antocuni at codespeak.net antocuni at codespeak.net
Tue Apr 7 17:10:52 CEST 2009

Author: antocuni
Date: Tue Apr  7 17:10:52 2009
New Revision: 63800

Modified:
Log:
fix two XXXs

==============================================================================
+++ pypy/extradoc/talk/icooolps2009-dotnet/clibackend.tex	Tue Apr  7 17:10:52 2009
@@ -247,7 +247,14 @@
of the primary method.

\subsubsection{Implementation of flexswitches}
-Finally, we can have a look at the implementation of flexswitches.
+
+To implement each flexswitch, the CLI backend creates an instace of a subclass
+of \lstinline{BaseLowLevelFlexSwitch}: such an instance stores the mapping
+between each value and the corresponding method we want to invoke.  Then, the
+generated code contains a call to the method \lstinline{execute}, which
+selects and invoke the right method depending on the actual value we are
+switching on.
+
The following snippet shows the special case of integer flexswitches.
\begin{lstlisting}[language={[Sharp]C}]
public class IntLowLevelFlexSwitch:
@@ -271,10 +278,6 @@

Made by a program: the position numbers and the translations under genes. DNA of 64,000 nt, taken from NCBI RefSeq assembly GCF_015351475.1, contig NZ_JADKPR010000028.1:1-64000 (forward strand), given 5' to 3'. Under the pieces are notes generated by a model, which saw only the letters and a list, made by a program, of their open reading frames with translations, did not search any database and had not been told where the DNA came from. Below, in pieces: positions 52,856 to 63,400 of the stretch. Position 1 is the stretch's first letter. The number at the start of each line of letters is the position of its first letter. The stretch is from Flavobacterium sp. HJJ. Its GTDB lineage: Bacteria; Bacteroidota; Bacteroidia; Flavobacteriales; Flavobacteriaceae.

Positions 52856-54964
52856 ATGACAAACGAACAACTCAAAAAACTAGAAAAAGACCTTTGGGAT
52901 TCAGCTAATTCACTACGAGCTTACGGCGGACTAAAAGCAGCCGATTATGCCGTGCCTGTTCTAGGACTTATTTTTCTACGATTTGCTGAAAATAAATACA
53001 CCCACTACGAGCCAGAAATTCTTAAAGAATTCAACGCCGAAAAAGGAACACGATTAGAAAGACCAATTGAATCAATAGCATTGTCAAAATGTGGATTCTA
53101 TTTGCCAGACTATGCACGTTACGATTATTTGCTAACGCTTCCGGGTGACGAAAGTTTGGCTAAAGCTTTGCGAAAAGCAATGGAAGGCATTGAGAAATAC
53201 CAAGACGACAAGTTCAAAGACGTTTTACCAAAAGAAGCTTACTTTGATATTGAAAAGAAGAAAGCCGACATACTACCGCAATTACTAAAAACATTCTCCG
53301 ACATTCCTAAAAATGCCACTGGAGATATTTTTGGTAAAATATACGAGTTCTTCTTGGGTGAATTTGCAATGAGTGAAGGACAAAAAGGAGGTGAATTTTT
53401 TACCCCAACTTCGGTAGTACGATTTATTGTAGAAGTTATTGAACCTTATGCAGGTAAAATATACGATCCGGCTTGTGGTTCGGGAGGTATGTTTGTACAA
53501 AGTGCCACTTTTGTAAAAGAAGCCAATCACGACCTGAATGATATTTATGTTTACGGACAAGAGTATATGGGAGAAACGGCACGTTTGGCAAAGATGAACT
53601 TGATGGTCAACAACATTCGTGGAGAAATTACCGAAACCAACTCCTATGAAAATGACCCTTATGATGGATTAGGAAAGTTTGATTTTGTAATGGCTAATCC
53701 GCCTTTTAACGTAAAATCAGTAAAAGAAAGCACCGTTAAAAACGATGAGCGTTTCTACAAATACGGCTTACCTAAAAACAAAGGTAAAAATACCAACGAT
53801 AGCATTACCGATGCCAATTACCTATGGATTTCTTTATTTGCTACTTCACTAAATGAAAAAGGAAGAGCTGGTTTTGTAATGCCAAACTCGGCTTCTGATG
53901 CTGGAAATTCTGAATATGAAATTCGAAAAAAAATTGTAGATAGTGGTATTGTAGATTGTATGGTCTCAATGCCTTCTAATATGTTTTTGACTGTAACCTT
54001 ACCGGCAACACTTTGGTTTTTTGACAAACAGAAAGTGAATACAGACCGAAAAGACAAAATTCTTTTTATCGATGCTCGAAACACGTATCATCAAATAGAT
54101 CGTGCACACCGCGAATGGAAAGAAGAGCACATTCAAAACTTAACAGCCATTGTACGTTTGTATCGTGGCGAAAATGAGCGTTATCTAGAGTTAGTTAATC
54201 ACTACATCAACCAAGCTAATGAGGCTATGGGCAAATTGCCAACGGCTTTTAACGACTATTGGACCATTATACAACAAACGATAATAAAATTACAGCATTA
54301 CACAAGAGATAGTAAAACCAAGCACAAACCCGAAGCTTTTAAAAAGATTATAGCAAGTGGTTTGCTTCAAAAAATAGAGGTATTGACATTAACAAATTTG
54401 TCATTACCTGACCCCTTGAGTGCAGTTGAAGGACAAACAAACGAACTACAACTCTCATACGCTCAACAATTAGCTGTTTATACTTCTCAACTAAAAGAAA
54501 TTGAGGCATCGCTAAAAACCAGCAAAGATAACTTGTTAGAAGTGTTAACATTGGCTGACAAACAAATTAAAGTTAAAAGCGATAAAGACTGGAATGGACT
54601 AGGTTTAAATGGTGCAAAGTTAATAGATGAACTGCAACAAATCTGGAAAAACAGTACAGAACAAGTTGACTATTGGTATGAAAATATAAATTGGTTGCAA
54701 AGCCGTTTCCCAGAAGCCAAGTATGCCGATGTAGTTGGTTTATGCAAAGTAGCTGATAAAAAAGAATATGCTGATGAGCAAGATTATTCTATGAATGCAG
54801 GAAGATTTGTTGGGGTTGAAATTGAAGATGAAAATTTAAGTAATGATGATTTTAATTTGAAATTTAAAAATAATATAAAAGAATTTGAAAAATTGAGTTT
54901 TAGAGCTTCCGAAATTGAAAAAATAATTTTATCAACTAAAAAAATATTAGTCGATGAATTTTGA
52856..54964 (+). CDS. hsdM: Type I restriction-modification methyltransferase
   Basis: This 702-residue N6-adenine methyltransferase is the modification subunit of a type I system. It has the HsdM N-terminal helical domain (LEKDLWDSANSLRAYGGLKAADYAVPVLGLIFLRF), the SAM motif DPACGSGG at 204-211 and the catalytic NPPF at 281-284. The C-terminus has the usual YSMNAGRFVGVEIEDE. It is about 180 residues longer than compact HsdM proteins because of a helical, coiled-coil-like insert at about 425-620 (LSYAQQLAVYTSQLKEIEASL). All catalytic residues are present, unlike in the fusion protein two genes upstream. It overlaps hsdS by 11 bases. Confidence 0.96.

}
\end{lstlisting}

-XXX: add note to explain why we use a for loop instead of an hashtable
-
-XXX: add note to explain who calls execute()
-
The mapping from integers values to delegates (pointing to secondary
methods) is just implemented by the two arrays \lstinline{values} and
\lstinline{cases}. Method \lstinline{add_case} extends the mapping
@@ -283,7 +286,9 @@
The most interesting part is the body of method \lstinline{execute},
which takes a value and a set of input arguments to be passed across
the link and jumps to the right block by performing a linear search in
-array \lstinline{values}.
+array \lstinline{values}\footnote{Our microbenchmarks indicate that a linear
+search is the fastest way to find the right method to call, since typically
+each flexswitch contains only a very small number of cases.}.

Recall that the first argument of delegate \lstinline{FlexSwitchCase} is the
block id to jump to. By construction, the target block of a flexswitch is